You may also seek independent support. The Independent Advice and Support Service is able to offer information and advice based on the law and may be able to offer you individual advocacy and case work. The local parent carers group may also be able to help you with advice based on their experiences.
There are also a number of charities that have independent advice lines and may be able to offer you individual case-work dependent on your circumstances. Some charities offering these services are listed in our Social Care and Family Support Section of the Local Offer. You should be able to find most others through a search engine or through signposting from your local parent carer group.
The first Education, Health and Care Plan (EHCP) you receive from the Local Authority is a “draft plan”. If you are unhappy with what the draft plan says, you have 15 days from receiving it to write to the Local Authority outlining your concerns and which changes you would like to be made. These are called your “representations”. You may also request a meeting with a Local Authority Officer to discuss the plan which the Local Authority is legally required to arrange.
If, after making representations to the Local Authority, you feel your concerns have still not been reflected in the final EHCP, you may consider mediation, or an appeal to the First-tier Tribunal. Mediation is a less-formal procedure for having your concerns addressed where an independent mediator will meet with you and the Local Authority to try and help reach an agreement. For more information on the mediation process, please click here.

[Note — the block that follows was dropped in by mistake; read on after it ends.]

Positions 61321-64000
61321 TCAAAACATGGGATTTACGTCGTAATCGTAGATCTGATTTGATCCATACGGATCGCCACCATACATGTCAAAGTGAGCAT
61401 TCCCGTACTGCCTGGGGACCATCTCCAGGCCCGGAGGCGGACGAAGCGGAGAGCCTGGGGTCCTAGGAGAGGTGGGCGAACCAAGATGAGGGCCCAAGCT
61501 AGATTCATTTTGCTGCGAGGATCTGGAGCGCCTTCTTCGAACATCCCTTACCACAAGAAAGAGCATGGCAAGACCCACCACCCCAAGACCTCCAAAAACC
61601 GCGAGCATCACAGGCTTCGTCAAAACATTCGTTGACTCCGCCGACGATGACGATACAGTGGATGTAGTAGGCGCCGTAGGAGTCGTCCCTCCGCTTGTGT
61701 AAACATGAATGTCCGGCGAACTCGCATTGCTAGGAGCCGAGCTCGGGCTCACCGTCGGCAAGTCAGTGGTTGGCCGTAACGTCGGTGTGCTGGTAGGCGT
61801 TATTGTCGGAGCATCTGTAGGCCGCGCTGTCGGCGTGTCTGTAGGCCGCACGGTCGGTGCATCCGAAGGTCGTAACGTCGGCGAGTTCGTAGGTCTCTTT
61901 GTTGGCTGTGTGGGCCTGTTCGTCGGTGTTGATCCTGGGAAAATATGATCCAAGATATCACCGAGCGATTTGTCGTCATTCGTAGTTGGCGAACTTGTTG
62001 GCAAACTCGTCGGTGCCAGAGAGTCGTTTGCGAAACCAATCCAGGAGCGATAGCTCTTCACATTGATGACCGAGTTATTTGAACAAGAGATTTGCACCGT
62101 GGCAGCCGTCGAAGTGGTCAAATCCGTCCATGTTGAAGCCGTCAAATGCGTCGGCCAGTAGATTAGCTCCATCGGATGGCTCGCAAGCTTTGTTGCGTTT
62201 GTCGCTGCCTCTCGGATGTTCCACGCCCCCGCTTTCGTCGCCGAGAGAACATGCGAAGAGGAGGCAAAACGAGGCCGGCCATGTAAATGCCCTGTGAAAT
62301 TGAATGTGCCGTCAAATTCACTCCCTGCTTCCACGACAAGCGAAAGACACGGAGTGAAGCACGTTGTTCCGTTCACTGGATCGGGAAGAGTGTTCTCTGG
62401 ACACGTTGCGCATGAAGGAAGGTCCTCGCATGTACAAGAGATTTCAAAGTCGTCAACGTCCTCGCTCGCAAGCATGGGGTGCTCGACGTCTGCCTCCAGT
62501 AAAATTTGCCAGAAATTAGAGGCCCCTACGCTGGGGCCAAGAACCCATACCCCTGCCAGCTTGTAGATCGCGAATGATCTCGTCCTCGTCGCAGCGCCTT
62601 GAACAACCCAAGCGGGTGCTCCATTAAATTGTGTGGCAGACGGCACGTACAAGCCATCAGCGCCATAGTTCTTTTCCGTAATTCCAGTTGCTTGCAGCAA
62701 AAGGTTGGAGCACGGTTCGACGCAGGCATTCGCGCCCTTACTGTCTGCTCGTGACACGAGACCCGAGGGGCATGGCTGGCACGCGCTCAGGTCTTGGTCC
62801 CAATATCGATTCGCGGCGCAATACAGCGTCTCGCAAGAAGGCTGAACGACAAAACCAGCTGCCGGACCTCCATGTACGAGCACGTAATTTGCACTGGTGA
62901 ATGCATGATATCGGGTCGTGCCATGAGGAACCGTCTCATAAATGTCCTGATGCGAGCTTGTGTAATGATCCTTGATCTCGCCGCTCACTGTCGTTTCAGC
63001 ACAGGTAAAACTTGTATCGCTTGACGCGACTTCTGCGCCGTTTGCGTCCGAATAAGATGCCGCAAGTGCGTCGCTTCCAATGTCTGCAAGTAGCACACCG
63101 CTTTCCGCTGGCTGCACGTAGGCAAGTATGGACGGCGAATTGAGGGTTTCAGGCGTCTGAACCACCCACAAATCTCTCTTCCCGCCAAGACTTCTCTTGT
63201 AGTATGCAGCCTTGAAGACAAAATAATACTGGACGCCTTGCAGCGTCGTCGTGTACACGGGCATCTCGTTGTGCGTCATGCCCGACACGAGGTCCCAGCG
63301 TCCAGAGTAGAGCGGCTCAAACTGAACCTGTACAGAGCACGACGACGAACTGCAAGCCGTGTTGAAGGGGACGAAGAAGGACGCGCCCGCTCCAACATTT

If you do not wish to go through the mediation process, or you have been through it and it has not resulted in the outcome you wanted, you can appeal to the First-tier Tribunal. This must be done within either two months from receipt of your child’s final EHCP or one month following issue of a medication certificate (whichever is the later date). The Tribunal has the power to enforce amendments to the EHCP. For more information on the process, please click here.
Your child’s Education, Health and Care Plan (EHCP) must be reviewed every year to make sure it is up-to-date and your child continues to receive the right support for them. This will involve a meeting (usually at your child’s school) with input from health, education and social care. These meetings are called Annual Reviews.
When your child reaches Year 9 (or 14 years of age), the Annual Reviews must start to consider the support that needs to be put in place to help your child prepare for adulthood. The focus of this planning should be on what the young person themselves aspire to and want to achieve. Key elements of planning will be around pathways to employment, where your child will live, any adult health or social care services that need to be arranged, their financial arrangements, and how they will participate in the community. You can read more about what is involved in preparing for adulthood by clicking here.
Although legally Year 9 is the point at which preparing for adulthood must begin, it is common and sometimes more desirable to begin planning for your child’s adult life earlier. Ideas and plans can always be changed if your child’s ambitions change. If you would like to discuss your child’s future, don’t feel afraid to bring it up at any of the Annual Reviews.